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Does it bother you when someone wants to be a nurse just for the money?

Nurses   (15,113 Views 111 Comments)
by KhloRN2be KhloRN2be (New Member) New Member

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The reality is there are many nurses like this, cold and in it for the money. Unfortunately we cannot control other people, and at the end of the day it's nothing to get your pressure up about. Like everyone said what's it to you?

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542 Posts; 17,362 Profile Views

Personally, I think money is a very valid reason to be a nurse. My problem isn't when people want to be a nurse for the money...it's when they want to be a nurse ONLY for the money.

I think that if your motivation for nursing, or any service-oriented profession, is money alone I think you will have a hard time succeeding.

From being on all nurses.com for awhile and from working with nurses, the 11th hour into a shift when you are covered in various "gross" liquids, are being yelled at by five different people to do 20 different things, very rarely is the thing that gets a nurse through it the 25-35 dollars per hour. Usually, what gets them through it, is an intrinsic desire to care for their patient.

While clearly altruistic reasons are not the only reasons people become nurses (otherwise, they would all be working for the peacecorps or the like), I do feel like this has to be where atleast part of the motivation is coming from.

In my limited, humble opinion I believe that to succeed in nursing one must:

- care about their patients, be hard-working, flexible, able to work as a team, be able to seperate work life from personal life, and have a thick-skin (or atleast the ability to thicken what they have!).

Money is ofcourse important. As is job-security. But if those are the ONLY reasons your someone wants to go into nursing....he/she should probably look elsewhere.

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228 Posts; 6,606 Profile Views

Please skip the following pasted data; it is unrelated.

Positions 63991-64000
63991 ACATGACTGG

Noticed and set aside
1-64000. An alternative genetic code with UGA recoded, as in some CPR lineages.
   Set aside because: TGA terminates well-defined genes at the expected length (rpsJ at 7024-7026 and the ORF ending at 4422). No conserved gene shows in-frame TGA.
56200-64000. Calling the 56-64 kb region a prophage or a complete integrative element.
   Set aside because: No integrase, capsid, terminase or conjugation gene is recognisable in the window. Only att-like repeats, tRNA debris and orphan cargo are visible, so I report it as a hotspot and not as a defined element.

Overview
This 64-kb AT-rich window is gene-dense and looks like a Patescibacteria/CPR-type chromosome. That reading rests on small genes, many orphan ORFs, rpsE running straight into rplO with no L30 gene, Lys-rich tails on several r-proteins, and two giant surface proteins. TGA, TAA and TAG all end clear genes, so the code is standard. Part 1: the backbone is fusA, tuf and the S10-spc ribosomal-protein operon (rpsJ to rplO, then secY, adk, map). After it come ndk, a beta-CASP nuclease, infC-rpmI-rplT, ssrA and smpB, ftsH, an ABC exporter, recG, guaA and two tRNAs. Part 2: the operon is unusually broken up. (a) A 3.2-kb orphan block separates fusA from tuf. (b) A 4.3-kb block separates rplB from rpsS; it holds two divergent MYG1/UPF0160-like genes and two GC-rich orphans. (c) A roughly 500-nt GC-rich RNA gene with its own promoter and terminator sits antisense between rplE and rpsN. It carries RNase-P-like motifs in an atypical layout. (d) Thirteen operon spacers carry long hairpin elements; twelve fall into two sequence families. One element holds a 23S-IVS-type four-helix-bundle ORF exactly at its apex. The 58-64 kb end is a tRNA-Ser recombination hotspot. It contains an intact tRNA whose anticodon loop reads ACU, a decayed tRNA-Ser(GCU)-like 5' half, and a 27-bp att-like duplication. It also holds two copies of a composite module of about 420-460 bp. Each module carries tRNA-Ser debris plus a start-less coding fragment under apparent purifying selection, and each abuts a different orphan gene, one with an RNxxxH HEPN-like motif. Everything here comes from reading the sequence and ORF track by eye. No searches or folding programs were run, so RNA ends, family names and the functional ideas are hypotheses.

Well, I was going to say, yes, I remember one of these CRNA wannabe's; paramedic on an ambulance service, didn't seem close to becoming an RN, to start with.

Instead, I recall an RN I worked with, in the E.D. When cleaning up a room after a patient transfer (admit), and someone--the charge nurse perhaps--said smth about the wastebasket needing emptying, this RN said* I didn't go to nursing school to empty wastebaskets; call Housekeeping.

*usually, in a snarl.

I've been told this RN no longer works there.

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71 Posts; 2,376 Profile Views

You will not be successful in a job, in nursing school or in life if you focus so intently on what others are doing and why. You can never predict how people will behave or even expect them to behave as you would. You are not the arbitrar of right and wrong. How will you able to treat folks with compassion or empathy if they have lifestyles or beliefs that are different from yours? You NEED to value what you do...there are many, many people who won't.

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RNDreamer specializes in acute care.

1,237 Posts; 15,688 Profile Views

Nope, it doesn't bother me at all.

What bothers me is:

-constantly working short

-feeling like I am a waitress instead of an educated professional

-family members pressing the call bell so that I can place a blanket over Mommy.(WTH, you couldn't do it?)

-that one coworker who LOVES to tell on people

-feeling like all I do is push pills.

-I perform a physical assessment and get attitude. I have yet to see a patient show anything but respect to an MD or other professional.

-I am a person, and don't deserve to be cursed at, yelled at by these patients. I shouldn't have to lecture adults on behavior and respect (yes, they get lectures from me)

-horrible pay IMO

Before I started nursing school, I considered Nursing to be a profession. Now I look around and feel like I am performing a job, while being surrounded by professionals (OT, PT, RT, PAs, NP, etc)

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36,695 Posts; 96,696 Profile Views

To the original question: Yes

But if someone's goal is to be a CRNA then I don't really expect them to be excited about being RNs. (Even though that is a requirement to get into CRNA school.)

Different people have different expectations and goals. That does not make one person or another wrong.

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PMFB-RN has 16 years experience as a BSN, RN and specializes in burn ICU, SICU, ER, Traum Rapid Response.

5,143 Posts; 68,996 Profile Views

Before I started nursing school, I considered Nursing to be a profession. Now I look around and feel like I am performing a job, while being surrounded by professionals (OT, PT, RT, PAs, NP, etc)